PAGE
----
Labor market solution ‘could be painful’

Labor market solution ‘could be painful’
Updated 27 May 2013

Labor market solution ‘could be painful’

Labor market solution ‘could be painful’

The labor market is suffering from grave cumulative errors that gave expatriate workers a competitive edge over Saudi workers, creating an environment that makes it impossible for the Ministry of Labor to solve the problems on its own, Ministry of Labor officials said yesterday.
Mansour Al-Shatri, chairman of the human resources commission, said there were also many anomalies in the procedures that were intended to fix the situation. Al-Shatri made his remarks at a Jeddah social dialogue workshop on policies and wage levels in the private sector.
Al-Shatri also said that expat workers received higher salaries than Saudis and were available in far larger numbers, giving them a significant advantage in the workplace.
“I expect that there will be solutions that may harm many parties,” Al-Shatri said. “We must change the structure, in order to prudently use labor and to be able to pay them. Employers alone cannot change this behavior. Not even with the cooperation of the Ministry of Labor. If we want to change the work environment, we need more concerted and coordinated effort with more agencies.”
Al-Shatri’s remarks on the current status of the labor market is a dramatic acknowledgment of the work that lies ahead to get private companies to change the way they hire cheap labor.
Labor Minister Adel Fakeih said: “Obviously any decision must have adverse effects regardless of how rigorously it was crafted. But we are working on this. In the future we should be able to make sounder, highly positive, decisions with much less adverse effects. This is certainly in our best interest.”
Al-Shatri said the private sector is still beset with the behavior of importing cheap labor because government procurement system still awards the operation of public facilities to the contractor with the lowest price.
“The contractor who quotes the lowest price gets the contract,” he said. “This practice makes employers tend to hire expat workers, simply because they are cheaper.”
Al-Shatri said Saudis are now working in an open market, and there is competition coming from imported products.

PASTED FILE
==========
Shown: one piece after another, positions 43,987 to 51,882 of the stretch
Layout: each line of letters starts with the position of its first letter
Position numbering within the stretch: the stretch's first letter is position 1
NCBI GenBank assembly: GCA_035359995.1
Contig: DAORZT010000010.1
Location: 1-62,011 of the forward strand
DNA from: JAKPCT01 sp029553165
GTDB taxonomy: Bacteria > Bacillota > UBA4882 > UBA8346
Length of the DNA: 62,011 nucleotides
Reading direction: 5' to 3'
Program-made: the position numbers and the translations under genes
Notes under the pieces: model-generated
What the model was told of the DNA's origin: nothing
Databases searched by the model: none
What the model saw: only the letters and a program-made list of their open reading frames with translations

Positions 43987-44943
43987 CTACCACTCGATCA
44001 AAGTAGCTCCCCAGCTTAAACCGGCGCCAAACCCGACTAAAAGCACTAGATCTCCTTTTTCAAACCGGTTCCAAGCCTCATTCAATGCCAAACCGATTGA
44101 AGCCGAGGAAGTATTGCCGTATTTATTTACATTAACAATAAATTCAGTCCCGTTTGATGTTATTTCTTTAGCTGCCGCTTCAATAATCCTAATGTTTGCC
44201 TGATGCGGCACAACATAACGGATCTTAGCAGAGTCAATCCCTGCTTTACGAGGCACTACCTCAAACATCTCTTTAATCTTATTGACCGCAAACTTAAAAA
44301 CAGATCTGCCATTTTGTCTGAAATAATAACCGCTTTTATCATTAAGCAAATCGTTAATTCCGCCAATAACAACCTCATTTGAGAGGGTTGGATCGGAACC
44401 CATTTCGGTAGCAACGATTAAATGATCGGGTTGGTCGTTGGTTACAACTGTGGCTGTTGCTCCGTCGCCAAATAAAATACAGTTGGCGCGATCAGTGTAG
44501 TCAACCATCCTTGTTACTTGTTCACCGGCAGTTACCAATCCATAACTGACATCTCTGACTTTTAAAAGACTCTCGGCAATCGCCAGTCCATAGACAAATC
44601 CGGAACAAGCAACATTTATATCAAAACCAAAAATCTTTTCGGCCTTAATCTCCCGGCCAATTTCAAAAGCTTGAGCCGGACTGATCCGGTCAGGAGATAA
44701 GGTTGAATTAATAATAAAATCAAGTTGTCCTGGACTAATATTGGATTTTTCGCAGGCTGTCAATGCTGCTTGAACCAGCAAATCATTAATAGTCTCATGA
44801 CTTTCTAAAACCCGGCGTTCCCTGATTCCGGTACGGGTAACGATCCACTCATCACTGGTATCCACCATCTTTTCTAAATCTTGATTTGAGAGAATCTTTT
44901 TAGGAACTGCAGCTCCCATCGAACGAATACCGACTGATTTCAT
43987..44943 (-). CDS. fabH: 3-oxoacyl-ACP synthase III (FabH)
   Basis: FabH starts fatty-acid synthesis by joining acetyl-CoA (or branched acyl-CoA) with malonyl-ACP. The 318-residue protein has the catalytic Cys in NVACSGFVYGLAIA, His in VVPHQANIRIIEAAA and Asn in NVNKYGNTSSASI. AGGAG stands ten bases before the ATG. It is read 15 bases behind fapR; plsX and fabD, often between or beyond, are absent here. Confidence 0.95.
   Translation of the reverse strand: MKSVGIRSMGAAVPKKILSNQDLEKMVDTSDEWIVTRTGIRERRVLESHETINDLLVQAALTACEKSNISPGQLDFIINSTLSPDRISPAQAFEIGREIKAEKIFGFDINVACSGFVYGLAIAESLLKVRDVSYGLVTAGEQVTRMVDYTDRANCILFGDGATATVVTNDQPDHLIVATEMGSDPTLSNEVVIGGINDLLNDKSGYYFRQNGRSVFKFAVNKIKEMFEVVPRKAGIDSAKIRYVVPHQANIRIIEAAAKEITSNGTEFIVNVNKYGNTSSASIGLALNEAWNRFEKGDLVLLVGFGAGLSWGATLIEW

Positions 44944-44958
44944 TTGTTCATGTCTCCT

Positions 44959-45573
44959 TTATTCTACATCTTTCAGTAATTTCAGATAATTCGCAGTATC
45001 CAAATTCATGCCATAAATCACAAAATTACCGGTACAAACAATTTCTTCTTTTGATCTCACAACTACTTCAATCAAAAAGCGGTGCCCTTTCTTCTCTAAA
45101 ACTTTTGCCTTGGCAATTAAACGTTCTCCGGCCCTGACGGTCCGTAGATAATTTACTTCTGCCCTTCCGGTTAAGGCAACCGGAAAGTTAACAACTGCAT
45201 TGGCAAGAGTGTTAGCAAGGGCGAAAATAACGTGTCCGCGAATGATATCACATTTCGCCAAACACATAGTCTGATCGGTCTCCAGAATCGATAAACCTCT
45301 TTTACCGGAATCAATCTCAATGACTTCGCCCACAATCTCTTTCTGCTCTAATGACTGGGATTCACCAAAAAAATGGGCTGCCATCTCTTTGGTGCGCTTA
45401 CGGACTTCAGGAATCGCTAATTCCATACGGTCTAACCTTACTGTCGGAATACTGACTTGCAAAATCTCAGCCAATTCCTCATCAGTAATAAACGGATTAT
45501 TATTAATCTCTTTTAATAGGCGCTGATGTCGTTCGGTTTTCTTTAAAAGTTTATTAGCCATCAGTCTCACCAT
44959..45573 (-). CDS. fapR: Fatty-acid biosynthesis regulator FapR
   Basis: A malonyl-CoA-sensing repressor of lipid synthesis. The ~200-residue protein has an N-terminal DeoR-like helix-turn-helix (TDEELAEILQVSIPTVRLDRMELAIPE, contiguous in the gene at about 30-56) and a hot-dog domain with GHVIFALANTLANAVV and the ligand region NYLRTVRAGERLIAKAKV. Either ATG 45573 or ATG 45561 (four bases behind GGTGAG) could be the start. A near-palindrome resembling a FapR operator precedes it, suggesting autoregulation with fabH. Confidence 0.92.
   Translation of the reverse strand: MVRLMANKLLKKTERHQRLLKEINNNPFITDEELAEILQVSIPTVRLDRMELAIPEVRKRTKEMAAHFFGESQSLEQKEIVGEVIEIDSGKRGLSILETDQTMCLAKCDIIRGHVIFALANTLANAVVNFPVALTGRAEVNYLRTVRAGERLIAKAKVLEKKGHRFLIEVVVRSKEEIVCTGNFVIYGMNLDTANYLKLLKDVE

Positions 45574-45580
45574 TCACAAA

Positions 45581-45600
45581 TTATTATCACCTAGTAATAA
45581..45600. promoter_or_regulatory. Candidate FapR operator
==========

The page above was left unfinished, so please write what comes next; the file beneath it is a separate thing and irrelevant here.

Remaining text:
“Because of this, employers find they cannot get higher profit margins, which in turn made them pay lower wages. As a result, Saudi workers are reluctant to work for them because of the lower wages,” he said.
Deputy Minister of Labor Ahmad Al-Humaidan said the ministry is disappointed with the wage level of Saudi workers in the private sector.
“We are working on the question of raising wages,” Al-Humaidan said. “But we are doing this within the framework of a social dialogue with the business sector. We need to find a mechanism to improve the wage structure.”
He added: “We must not forget that it is the market that sets the wage levels. This is a fact of economics. But there are instances that imposed certain wage levels. We will be talking about this with the labor commissions and the employers, in order to come out with a wage mechanism that is commensurate with the standards of living.”
Fakeih said the minimum wage issue is under review. “We will study examples from the experience of the Arab countries that have been using such a system,” Fakeih said.
“We will study where it is best applied, and on what professions, and in what sectors, and we will opt for the option that will maximize the employment of the Saudi youth and minimize expat labor.”
The minister said that under Nitaqat initiative more than 600,000 jobs have been nationalized.
He also said that ministry prefers to base its decisions on dialogue. “In addition to dialogue, we will be following another method, the details of which will be announced in due time,” he said. “The penultimate drafts of the minister’s decisions will be posted online, for feedback.”